Where There’s Smokescreen There’s Ire
U.S. and Asia-Pacific countries gear up for not-Kyoto climate meeting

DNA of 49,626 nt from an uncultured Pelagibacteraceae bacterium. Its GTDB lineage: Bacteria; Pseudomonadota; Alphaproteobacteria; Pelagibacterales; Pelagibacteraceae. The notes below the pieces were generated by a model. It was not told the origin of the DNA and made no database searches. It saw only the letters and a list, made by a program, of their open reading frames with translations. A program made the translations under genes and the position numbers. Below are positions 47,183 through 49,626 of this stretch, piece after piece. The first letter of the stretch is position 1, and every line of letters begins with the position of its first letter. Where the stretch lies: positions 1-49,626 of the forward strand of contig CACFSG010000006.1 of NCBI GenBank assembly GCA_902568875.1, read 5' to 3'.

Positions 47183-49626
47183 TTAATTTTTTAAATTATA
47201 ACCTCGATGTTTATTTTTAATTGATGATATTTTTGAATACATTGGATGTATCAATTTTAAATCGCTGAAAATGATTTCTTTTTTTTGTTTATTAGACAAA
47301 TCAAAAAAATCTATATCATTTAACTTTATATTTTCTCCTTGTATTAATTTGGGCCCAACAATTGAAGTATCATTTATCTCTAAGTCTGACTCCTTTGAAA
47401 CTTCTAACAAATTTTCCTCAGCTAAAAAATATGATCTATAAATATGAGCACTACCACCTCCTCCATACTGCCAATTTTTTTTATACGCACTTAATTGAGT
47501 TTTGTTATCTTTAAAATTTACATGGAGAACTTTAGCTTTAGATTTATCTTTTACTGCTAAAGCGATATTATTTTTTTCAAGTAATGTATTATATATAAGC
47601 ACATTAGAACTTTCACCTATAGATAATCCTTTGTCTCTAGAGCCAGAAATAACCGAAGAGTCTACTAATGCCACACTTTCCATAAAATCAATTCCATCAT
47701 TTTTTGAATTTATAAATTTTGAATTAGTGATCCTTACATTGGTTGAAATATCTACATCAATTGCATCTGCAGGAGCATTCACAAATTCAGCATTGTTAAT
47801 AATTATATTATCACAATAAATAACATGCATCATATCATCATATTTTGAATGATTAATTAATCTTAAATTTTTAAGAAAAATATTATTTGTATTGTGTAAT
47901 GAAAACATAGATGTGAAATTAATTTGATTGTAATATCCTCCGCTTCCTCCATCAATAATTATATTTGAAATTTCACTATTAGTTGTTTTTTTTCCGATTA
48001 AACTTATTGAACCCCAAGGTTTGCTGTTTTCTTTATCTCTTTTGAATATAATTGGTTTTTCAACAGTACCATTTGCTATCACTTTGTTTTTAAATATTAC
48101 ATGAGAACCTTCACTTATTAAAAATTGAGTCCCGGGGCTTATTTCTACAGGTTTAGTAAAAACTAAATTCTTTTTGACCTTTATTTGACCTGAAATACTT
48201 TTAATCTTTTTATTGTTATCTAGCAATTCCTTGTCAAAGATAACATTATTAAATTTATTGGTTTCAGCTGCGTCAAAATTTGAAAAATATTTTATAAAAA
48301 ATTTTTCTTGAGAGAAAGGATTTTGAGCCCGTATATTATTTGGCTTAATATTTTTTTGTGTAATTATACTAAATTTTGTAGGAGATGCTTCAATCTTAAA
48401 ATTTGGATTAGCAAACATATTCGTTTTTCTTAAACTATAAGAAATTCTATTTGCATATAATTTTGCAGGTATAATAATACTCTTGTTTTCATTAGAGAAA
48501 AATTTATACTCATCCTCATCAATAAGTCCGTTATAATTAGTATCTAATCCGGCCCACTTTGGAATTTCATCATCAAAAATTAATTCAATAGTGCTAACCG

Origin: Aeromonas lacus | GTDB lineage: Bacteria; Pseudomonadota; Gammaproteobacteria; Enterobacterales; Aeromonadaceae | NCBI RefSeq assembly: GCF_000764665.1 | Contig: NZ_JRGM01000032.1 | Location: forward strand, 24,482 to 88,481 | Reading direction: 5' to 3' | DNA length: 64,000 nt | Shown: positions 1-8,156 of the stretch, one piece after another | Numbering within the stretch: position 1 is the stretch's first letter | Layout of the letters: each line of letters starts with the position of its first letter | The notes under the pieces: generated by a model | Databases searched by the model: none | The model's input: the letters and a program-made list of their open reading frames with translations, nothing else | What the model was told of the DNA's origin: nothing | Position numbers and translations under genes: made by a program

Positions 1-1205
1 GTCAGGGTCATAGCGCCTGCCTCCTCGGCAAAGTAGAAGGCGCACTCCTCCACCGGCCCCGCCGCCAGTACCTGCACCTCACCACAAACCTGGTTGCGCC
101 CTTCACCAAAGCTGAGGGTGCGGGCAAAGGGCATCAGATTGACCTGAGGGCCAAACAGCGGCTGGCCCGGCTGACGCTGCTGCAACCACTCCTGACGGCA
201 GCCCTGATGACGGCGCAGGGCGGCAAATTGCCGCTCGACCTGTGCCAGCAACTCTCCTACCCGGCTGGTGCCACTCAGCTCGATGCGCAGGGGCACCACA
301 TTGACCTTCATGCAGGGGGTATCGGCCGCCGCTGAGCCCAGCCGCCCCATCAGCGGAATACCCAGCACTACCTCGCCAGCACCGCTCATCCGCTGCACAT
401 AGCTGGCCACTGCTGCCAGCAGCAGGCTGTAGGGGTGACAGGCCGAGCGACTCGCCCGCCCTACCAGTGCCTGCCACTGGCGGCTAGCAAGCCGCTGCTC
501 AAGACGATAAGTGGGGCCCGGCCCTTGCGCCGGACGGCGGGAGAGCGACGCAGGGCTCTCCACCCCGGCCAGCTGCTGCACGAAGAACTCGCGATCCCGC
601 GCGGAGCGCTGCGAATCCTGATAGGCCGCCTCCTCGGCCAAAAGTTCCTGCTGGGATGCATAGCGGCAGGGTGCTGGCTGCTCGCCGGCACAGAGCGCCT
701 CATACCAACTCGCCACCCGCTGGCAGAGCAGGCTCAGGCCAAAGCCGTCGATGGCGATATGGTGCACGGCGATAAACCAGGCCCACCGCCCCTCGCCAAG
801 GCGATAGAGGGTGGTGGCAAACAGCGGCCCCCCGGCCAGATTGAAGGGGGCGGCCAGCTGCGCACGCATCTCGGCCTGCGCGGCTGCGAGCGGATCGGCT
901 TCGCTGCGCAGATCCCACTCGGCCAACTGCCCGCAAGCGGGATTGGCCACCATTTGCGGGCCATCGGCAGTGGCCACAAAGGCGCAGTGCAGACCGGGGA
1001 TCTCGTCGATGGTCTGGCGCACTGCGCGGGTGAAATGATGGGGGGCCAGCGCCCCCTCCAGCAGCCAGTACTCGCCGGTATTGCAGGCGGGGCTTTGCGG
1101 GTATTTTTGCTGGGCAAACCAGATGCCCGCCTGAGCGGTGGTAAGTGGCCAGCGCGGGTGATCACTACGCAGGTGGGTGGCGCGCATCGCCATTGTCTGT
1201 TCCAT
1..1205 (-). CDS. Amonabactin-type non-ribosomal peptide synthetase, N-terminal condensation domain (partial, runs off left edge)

The first meeting of the Asia-Pacific climate partnership will kick off this Wednesday in Australia. The six participating nations — Australia, China, India, Japan, South Korea, and the U.S. — will emphasize the transfer of clean technologies to developing countries, instead of Kyoto-style emissions caps. But eco-advocates — who are being excluded from the confab — say the meet’s a smokescreen for some of the globe’s biggest polluters. “It’s about how big business and bureaucrats can best ensure that the climate-change agenda and the politics of confronting … global warming doesn’t derail their profit taking,” says Greenpeacer Danny Kennedy. Australian Environment Minister Ian Campbell counters that public-private collaboration is crucial to curbing climate change. But now that U.S. Secretary of State Condoleezza Rice has opted to remain in Washington (to monitor developments in the Middle East) instead of jetting to Sydney, some think the meeting may already be a bust.